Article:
From Harper's, the intelligence factory: Petra Bartosiewicz on how America makes its enemies disappear. The spending wars: How did military spending become sacrosanct? From Dissent, Michael Signer on the neoconservative pere et fils. James Carroll on the five characteristics that make Dick Cheney the Quintessential American. Howard Fineman on how Ron Paul can save the GOP. Christopher Hitchens on how Sarah Palin's brand of populism is dangerous and deceptive. The poll heard round the world: Could a Tea Party candidate actually win an election? How Ayn Rand would have hated the Tea Partiers. The Existential Martin Eisenstadt: Harding Institute senior fellow and GOP attack dog fights Liberal media claims that he’s not real (and more). Can’t stand a member of Congress and desperately want him or her out of office? There’s a blog for that. From Doublethink, open source democracy: Are bloggers the new government watchdog?; and Jacob Raskin on the rise of the muckraking Right: How conservative bloggers are scooping The New York Times. Washington Times, RIP: The paper’s demise will place a new importance on the conservative blogosphere. Is Politico really "new media"? Just because it’s online doesn’t mean it’s not old-fashioned. Robert Niles on two things the government can do to help journalism. And then came Obama: Snopes’ 25 hottest urban legends gets remarkably political. How can the American electorate be post-racial when even the shading of skin affects decision-making? Jim Sleeper on how time and odds are not on the side of the republic Obama swore to preserve, protect, and defend.


From New English Review, Ibn Warraq on Mozart and Orientalism. Hip-hop, as a culture and a musical genre, moves at lightning speed; keeping up requires an awareness of our expectations and a willingness to revisit our assumptions. A review of Understanding Music: Philosophy and Interpretation by Roger Scruton. A review of Jazz by Gary Giddins and Scott DeVeaux. Sure, it's violent, but can you dance to it?: A British scholar examines abuse narratives in pop music. Placing songs in advertising remains a touchy subject; PopMatters spoke with a few artists whose music has appeared in advertising to find out what motivates them to do what some people claim is “selling out”. John Rockwell reviews Hold On to Your Dreams: Arthur Russell and the Downtown Music Scene, 1973-1992 by Tim Lawrence. Composer Jean Sibelius's ties to Nazi Germany come under new scrutiny. Rango, the ancient Sudanese music of healing, is under threat from religious orthodoxy — but the musicians are fighting back. A review of Linthead Stomp: The Creation of Country Music in the Piedmont South by Patrick Huber. A review of Pops: A Life of Louis Armstrong by Terry Teachout. What you hear is not a chorus: A look at the truly original thing about "Rapper’s Delight". Rock ‘n’ roll, it seems, does middle-age awfully well; and not just from the gray-haired set who have been there, and who now look back upon it fondly. A review of The Gilded Stage: A Social History of Opera by Daniel Snowman. Nature's Rejects: Jan Swafford on the music of the castrati. Re-Meet the Beatles: A series on the still Fab Four. Why doesn’t listening to modern classical music matter any more?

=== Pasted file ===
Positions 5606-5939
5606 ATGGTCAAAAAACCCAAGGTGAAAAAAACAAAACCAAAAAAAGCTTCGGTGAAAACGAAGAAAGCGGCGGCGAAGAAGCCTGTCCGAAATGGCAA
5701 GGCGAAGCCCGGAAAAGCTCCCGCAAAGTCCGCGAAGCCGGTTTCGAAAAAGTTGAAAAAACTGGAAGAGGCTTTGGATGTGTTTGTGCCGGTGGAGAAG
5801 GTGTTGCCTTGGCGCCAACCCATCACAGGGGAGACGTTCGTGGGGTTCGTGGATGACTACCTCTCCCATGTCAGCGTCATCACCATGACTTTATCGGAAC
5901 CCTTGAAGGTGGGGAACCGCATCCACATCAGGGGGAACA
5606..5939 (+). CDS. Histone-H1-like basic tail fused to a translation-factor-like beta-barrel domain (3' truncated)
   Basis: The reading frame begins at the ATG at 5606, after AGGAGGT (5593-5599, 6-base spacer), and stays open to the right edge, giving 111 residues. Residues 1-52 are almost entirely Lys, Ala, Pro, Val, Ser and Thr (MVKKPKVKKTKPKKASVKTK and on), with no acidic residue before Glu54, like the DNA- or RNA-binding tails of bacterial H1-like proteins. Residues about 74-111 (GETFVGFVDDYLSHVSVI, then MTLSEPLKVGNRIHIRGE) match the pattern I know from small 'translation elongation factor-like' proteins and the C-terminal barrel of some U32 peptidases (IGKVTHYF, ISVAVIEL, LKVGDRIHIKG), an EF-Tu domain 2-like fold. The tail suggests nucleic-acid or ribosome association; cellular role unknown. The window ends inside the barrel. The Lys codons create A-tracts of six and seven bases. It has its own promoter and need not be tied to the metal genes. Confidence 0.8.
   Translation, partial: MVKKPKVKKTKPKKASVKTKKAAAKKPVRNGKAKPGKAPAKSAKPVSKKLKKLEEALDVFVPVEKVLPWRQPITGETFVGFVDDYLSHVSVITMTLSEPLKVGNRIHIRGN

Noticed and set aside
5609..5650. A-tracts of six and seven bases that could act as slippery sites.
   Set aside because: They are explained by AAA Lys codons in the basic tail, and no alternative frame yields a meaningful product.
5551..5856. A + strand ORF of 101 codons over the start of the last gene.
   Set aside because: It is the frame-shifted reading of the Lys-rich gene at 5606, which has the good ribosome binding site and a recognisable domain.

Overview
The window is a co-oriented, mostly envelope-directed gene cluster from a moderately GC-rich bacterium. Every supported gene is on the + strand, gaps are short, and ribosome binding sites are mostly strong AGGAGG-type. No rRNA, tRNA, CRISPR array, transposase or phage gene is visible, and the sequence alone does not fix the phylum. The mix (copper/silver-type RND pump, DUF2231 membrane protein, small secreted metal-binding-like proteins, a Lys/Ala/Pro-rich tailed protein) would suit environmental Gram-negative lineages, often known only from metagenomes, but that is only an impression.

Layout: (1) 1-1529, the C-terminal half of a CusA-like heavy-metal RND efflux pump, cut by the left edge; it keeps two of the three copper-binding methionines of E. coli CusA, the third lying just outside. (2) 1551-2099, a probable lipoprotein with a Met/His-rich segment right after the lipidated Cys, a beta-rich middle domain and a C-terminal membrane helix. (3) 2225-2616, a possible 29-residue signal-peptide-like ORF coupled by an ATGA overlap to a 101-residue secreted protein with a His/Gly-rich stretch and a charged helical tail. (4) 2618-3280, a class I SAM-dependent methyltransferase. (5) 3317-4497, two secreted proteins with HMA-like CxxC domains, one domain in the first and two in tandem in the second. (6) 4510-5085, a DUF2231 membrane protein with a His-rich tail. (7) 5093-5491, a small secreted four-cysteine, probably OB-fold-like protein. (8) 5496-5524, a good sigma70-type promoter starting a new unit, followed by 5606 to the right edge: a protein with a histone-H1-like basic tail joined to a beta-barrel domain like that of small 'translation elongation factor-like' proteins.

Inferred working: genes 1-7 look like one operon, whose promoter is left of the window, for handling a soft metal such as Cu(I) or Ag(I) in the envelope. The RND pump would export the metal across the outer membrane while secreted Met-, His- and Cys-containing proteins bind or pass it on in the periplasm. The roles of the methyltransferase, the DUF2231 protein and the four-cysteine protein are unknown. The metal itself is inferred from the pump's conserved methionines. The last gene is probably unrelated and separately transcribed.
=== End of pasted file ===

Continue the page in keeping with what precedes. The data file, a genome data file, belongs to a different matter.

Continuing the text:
Advertisement